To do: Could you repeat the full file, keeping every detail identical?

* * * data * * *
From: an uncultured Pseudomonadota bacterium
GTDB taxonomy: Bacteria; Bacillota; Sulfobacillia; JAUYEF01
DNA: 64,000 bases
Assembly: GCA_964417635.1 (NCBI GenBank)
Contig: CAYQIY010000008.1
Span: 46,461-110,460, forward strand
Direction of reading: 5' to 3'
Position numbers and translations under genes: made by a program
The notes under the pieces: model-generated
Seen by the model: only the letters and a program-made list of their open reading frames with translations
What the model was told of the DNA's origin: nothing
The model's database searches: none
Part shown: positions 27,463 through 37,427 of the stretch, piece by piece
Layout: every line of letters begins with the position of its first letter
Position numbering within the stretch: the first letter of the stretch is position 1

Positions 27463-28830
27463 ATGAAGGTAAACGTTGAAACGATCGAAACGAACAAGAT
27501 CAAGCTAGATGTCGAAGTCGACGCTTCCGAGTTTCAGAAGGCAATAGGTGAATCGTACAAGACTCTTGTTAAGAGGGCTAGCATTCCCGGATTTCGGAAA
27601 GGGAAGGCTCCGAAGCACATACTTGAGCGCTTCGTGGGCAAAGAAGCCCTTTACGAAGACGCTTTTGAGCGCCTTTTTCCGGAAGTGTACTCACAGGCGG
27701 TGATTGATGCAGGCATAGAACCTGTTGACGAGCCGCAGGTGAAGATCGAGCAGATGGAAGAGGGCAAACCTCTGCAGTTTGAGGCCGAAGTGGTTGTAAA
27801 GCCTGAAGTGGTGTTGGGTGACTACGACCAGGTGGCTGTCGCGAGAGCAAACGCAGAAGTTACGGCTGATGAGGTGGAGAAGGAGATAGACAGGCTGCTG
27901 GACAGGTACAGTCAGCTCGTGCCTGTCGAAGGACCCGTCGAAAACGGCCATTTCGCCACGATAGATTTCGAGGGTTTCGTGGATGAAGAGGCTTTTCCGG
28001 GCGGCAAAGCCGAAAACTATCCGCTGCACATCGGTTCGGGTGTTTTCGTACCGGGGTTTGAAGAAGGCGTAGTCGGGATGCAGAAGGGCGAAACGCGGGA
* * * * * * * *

From: an uncultured Pseudomonadota bacterium
GTDB taxonomy: Bacteria; Bacillota; Sulfobacillia; JAUYEF01
DNA: 64,000 bases
Assembly: GCA_964417635.1 (NCBI GenBank)
Contig: CAYQIY010000008.1
Span: 46,461-110,460, forward strand
Direction of reading: 5' to 3'
Position numbers and translations under genes: made by a program
The notes under the pieces: model-generated
Seen by the model: only the letters and a program-made list of their open reading frames with translations
What the model was told of the DNA's origin: nothing
The model's database searches: none
Part shown: positions 27,463 through 37,427 of the stretch, piece by piece
Layout: every line of letters begins with the position of its first letter
Position numbering within the stretch: the first letter of the stretch is position 1

Positions 27463-28830
27463 ATGAAGGTAAACGTTGAAACGATCGAAACGAACAAGAT
27501 CAAGCTAGATGTCGAAGTCGACGCTTCCGAGTTTCAGAAGGCAATAGGTGAATCGTACAAGACTCTTGTTAAGAGGGCTAGCATTCCCGGATTTCGGAAA
27601 GGGAAGGCTCCGAAGCACATACTTGAGCGCTTCGTGGGCAAAGAAGCCCTTTACGAAGACGCTTTTGAGCGCCTTTTTCCGGAAGTGTACTCACAGGCGG
27701 TGATTGATGCAGGCATAGAACCTGTTGACGAGCCGCAGGTGAAGATCGAGCAGATGGAAGAGGGCAAACCTCTGCAGTTTGAGGCCGAAGTGGTTGTAAA
27801 GCCTGAAGTGGTGTTGGGTGACTACGACCAGGTGGCTGTCGCGAGAGCAAACGCAGAAGTTACGGCTGATGAGGTGGAGAAGGAGATAGACAGGCTGCTG
27901 GACAGGTACAGTCAGCTCGTGCCTGTCGAAGGACCCGTCGAAAACGGCCATTTCGCCACGATAGATTTCGAGGGTTTCGTGGATGAAGAGGCTTTTCCGG
28001 GCGGCAAAGCCGAAAACTATCCGCTGCACATCGGTTCGGGTGTTTTCGTACCGGGGTTTGAAGAAGGCGTAGTCGGGATGCAGAAGGGCGAAACGCGGGA